When Bella first thinks Edward is a vampire, and then has it confirmed, her reaction is: 'OK, yeah, so, like nobody's perfect, yah? Look how handsome he is.' Where was the emotional trauma about falling in love with a blood-sucking creature of the night? An undead creature of limitless evil? Oh, sorry, I forgot, these are good vampires. They don't even have bad breath.

The trouble with the book, is that in five hundred pages, nothing much actually happens.

She falls in love, he saves her life, but it's all negligible in terms of visceral action or excitement. Even when a rival clan of 'bad' vampires hunts her, we have no real action. There is a hunt, the excitement builds, she is separated from her vamp protectors, she sacrifices herself for the sake of others. Yes! Action at last!

Er, sadly, no. The climax of the book, from my point of view, is totally missed because our protagonist passes out before most of the action occurs. I felt cheated.

And, if I had to read one more occurrence of ' crooked grin', 'sculpted chest', 'burning eyes' or 'compelling gaze' I was going to vomit.

The biggest problem of all?

Plot structure. There isn't one. There is no nemesis. A baddie is brought in 75% through the book, but he's an incidental plot mechanism enabling the author to further elaborate on the implausibly sudden, unbelievably intense love of girl and vamp. You can discount the Indian boy who also wants Bella, and is a werewolf, because he won't be revealed until Book Two or Three. Because there is no nemesis, we can have no major action. It's all Act One - set up stuff.

Of course, for commercial reasons, that may have been the intention all along. How many people bought the book only to find that, in order to gain satisfaction, they had to buy two or three more books afterwards?

So, my verdict?

If you're a teenage girl worried about surface appearances, peer pressure, the allure of 'bad boys' and very little else - 5 stars.

If you belong to the real human race - 2 stars.

But I do think that Stephenie identified and hit her target market perfectly. I have nothing but admiration for that. She can write well. She just needs a decent plot and some believable characters to bring out the best in her.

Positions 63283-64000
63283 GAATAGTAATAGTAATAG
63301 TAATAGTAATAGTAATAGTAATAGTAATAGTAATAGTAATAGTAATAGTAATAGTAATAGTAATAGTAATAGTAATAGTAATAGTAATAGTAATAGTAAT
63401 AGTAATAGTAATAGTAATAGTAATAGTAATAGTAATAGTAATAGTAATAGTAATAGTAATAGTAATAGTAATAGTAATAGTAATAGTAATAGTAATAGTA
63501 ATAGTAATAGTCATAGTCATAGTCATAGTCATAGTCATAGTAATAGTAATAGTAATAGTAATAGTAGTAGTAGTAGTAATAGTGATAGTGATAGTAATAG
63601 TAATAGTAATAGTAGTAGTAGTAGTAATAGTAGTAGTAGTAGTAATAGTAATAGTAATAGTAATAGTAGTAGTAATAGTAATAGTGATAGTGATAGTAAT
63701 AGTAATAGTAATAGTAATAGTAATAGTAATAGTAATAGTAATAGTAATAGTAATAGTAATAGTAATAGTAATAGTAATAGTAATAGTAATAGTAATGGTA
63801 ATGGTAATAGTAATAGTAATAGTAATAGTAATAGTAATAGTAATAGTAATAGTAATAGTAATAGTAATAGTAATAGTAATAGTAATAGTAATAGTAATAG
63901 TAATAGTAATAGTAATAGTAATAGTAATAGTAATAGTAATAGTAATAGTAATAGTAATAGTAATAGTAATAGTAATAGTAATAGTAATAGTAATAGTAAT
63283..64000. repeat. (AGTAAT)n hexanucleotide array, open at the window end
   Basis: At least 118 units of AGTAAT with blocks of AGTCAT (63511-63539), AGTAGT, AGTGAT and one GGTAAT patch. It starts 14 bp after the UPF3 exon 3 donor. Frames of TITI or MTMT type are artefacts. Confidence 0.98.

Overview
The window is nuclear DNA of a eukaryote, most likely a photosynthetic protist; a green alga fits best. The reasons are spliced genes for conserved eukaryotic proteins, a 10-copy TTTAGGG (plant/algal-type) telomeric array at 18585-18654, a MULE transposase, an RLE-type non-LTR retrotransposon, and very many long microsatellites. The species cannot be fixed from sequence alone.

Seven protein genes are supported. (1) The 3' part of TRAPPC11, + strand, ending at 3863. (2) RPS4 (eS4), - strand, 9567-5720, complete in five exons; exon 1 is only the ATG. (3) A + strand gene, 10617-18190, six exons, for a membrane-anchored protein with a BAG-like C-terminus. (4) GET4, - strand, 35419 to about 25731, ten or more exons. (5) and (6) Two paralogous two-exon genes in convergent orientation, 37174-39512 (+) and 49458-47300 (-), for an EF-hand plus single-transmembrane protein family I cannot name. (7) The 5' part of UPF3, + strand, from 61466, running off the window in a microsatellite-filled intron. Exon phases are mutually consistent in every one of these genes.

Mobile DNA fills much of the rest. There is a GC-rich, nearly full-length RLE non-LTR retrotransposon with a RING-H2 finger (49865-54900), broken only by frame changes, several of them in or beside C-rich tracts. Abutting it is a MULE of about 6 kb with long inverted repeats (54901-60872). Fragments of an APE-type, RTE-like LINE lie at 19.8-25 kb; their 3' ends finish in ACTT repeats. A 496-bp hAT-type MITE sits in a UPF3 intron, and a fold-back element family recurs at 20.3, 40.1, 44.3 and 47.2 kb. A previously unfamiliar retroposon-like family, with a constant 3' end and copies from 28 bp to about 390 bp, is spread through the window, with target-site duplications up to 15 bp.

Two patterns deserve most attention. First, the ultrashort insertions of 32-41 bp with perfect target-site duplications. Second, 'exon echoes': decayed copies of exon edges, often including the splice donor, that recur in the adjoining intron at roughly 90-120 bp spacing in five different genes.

1. I enjoyed this! Though I have to say (personal preference) I don't much care for the style of writing either....

    (I had the same problem with Dan Brown)

  2. Haven't read it, but the review made me smile. Someday, I'll get around to it, but there are so many other books out there that are actually good.

  3. I haven't read Twilight but this does strike me as an accurate review. It's also clever and amusing and fair to the author. Very enjoyable.

    I wonder about this being set in the rain forest where it rains approximately 364 days of 365. This would limit sparkle opportunities.

  4. Hi Jeanne. I think that's why the vampires live there. They'd be a bit conspicuous living in e.g. Las Vegas. At least when it's always drizzling, they can go out in the daytime. They came from somewhere else originally. Or so I gathered.

  5. Nice review, Paul. I did not have the same fortitude and couldn't finish the book. I didn't like any of it, not even the style. Of course, she did hit on something golden; teen angst. She knew what made teen hearts tick, and she mined that straight to the bank.

    Would her books have done as well without the movies full of hotties? No. Good call there as well. Sparkling vamps...still makes me gag.

  6. Great review Paul. I like that you liked the style, because for me that's what made it an easy page turner, fast read. But I did fall into the roamnce aspect of it for a short time. Then reading it again realized that it was shallow! Great review.

    I think out of the whole set, I enjoyed Eclipse the most because it seems like there is a love triangle, and a true nemesis, but the last book, BLEH, horrible stuff.